Lego have crowdsourced the design of many of their new products. By providing downloadable design software that runs on customers’ machines, they can design and build their own Lego online and then purchase the very concept they created.
By engaging their customers alongside their in-house a creative department, they are able to accurately gauge customer needs, spot trends and judge the potential size of the market for each product set.
Lego also reported that their design costs have been reduced to a staggeringly low level while increasing customer satisfaction to practically 99.9%.
What’s next: Generating Ideas by Convergent Thinking
Airbnb – shorts
Airbnb’s marketing strategy has always been focused on vivid, high-quality imagery to give consumers insight into different travel destinations and accommodations. However, with all of the locations around the world that they service (over 34,000, to be exact), they needed help gathering images of each place.
That’s where crowdsourcing came in.
In 2013, Airbnb launched its first video crowdsourcing campaign on Vine. Through a series of user-submitted videos, they combined them together to make a short film called “Hollywood & Vines.” The premise of the film was travel and adventure around the world, and ultimately 100 of these 6-second clips were selected for the nearly four and half minute video.
This campaign was developed in conjunction with Airbnb’s 2013 sponsorship at the Sundance Film Festival.
In 2014, they took a slightly different approach to their campaign, utilizing Instagram to collect video contributions. Using the hashtag #AirbnbShorts, users submitted 15-second videos that summarized why travelers would want to visit their city.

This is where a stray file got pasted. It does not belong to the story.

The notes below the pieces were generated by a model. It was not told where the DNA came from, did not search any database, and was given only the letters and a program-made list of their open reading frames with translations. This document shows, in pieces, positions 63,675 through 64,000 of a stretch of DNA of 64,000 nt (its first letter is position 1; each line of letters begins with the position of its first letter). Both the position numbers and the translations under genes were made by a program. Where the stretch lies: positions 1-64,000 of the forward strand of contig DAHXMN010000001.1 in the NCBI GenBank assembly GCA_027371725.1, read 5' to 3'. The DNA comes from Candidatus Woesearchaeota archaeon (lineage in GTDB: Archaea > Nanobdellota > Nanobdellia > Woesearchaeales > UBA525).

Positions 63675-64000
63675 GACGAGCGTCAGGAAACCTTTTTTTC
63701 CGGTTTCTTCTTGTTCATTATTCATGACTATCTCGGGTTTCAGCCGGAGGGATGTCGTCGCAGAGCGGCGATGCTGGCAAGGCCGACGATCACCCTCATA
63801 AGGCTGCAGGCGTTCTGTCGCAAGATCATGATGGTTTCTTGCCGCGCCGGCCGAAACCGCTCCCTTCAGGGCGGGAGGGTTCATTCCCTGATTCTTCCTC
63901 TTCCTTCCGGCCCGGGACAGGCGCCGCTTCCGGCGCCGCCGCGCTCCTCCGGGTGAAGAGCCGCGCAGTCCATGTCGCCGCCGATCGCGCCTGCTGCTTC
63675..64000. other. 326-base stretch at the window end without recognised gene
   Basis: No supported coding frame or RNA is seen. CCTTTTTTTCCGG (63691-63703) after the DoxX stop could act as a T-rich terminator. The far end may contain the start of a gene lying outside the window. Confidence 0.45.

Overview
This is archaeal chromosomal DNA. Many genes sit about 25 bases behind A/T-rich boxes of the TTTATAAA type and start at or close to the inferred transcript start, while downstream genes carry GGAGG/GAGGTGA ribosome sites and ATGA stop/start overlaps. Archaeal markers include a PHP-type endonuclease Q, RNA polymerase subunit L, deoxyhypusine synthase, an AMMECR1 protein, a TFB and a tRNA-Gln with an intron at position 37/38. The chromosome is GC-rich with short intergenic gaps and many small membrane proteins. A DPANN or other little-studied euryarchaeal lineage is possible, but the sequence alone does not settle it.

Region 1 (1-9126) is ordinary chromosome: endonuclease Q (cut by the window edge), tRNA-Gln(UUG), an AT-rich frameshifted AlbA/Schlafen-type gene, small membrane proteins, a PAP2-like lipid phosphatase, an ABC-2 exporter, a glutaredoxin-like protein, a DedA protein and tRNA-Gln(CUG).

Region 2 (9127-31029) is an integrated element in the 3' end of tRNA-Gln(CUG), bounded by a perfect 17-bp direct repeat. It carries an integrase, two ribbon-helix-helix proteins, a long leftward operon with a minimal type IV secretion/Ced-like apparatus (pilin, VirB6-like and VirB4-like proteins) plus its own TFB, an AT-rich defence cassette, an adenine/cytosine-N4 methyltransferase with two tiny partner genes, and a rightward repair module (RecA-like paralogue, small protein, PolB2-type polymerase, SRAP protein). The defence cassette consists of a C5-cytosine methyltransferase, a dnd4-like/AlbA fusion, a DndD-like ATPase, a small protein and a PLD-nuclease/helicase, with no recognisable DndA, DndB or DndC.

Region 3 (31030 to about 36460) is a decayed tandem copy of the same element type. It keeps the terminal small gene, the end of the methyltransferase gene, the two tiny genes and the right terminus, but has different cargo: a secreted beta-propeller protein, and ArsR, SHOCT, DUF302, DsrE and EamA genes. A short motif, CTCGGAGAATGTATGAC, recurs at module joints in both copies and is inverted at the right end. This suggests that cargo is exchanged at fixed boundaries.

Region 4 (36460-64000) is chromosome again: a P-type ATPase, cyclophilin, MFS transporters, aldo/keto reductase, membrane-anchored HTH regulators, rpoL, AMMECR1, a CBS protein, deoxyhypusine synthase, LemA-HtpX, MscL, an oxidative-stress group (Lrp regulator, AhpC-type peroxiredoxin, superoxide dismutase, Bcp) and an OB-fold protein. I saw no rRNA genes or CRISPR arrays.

This was an attempt to shed light on potentially lesser-known locations, while also giving that local vibe. The winner of the contest, Scott Allen Perry, received a complimentary flight to London, a week’s stay at an Airbnb property, and a ticket to the Sundance Film Festival.
His video gave viewers a sneak peek into all that New Orleans has to offer – take a look! You will appreciate it.
These two campaigns closely tie in to Airbnb’s purpose and goals, which are to encourage people to explore places they’ve never been before, and to do so at an affordable price. By allowing customers to share stories about their favorite city, people can get a more personalized, inside look at cities all around the world and decide where their next adventure will be.
It also draws a parallel to what crowdsourcing is all about. Airbnb’s premise is user-provided housing and crowdsourcing is all about user-provided ideas, so this couldn’t have been a better match for their marketing strategy.
While some companies are still figuring out how to utilize crowdsourcing effectively, many others have already taken advantage of this tactic. If you’re looking for ways to connect with your customers on a more personal level, get their feedback on an idea, or show your creative side, crowdsourcing might be an effective strategy for you.
And you don’t have to be a huge international brand like those mentioned to get involved. Simply taking the time to survey customers on a new product or service offering, hold a contest, or get feedback from thought leaders in your industry are all effective and inexpensive ways to help you make the smartest decisions for your business.
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Mike Schoultz is the founder of Digital Spark Marketing, a digital marketing and customer service agency. With 40 years of business experience, he writes about topics to help improve the performance of small business. Find him on G+, Facebook, Twitter, and LinkedIn.
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Writing Clever Crowd Fund Ideas … See Examples